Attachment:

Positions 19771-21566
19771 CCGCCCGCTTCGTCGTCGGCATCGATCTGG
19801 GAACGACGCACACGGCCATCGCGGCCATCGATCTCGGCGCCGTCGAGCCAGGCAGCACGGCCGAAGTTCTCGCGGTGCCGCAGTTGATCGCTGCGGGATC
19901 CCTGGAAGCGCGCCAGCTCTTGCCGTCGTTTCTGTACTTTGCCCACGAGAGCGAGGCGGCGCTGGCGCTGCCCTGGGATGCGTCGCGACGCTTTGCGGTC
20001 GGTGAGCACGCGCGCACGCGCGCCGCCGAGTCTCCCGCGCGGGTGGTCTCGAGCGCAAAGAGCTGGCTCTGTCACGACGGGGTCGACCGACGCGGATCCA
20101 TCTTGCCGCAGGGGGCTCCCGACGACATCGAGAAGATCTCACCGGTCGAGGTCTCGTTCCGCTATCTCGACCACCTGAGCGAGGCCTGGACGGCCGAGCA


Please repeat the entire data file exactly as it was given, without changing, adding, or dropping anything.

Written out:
Positions 19771-21566
19771 CCGCCCGCTTCGTCGTCGGCATCGATCTGG
19801 GAACGACGCACACGGCCATCGCGGCCATCGATCTCGGCGCCGTCGAGCCAGGCAGCACGGCCGAAGTTCTCGCGGTGCCGCAGTTGATCGCTGCGGGATC
19901 CCTGGAAGCGCGCCAGCTCTTGCCGTCGTTTCTGTACTTTGCCCACGAGAGCGAGGCGGCGCTGGCGCTGCCCTGGGATGCGTCGCGACGCTTTGCGGTC
20001 GGTGAGCACGCGCGCACGCGCGCCGCCGAGTCTCCCGCGCGGGTGGTCTCGAGCGCAAAGAGCTGGCTCTGTCACGACGGGGTCGACCGACGCGGATCCA
20101 TCTTGCCGCAGGGGGCTCCCGACGACATCGAGAAGATCTCACCGGTCGAGGTCTCGTTCCGCTATCTCGACCACCTGAGCGAGGCCTGGACGGCCGAGCA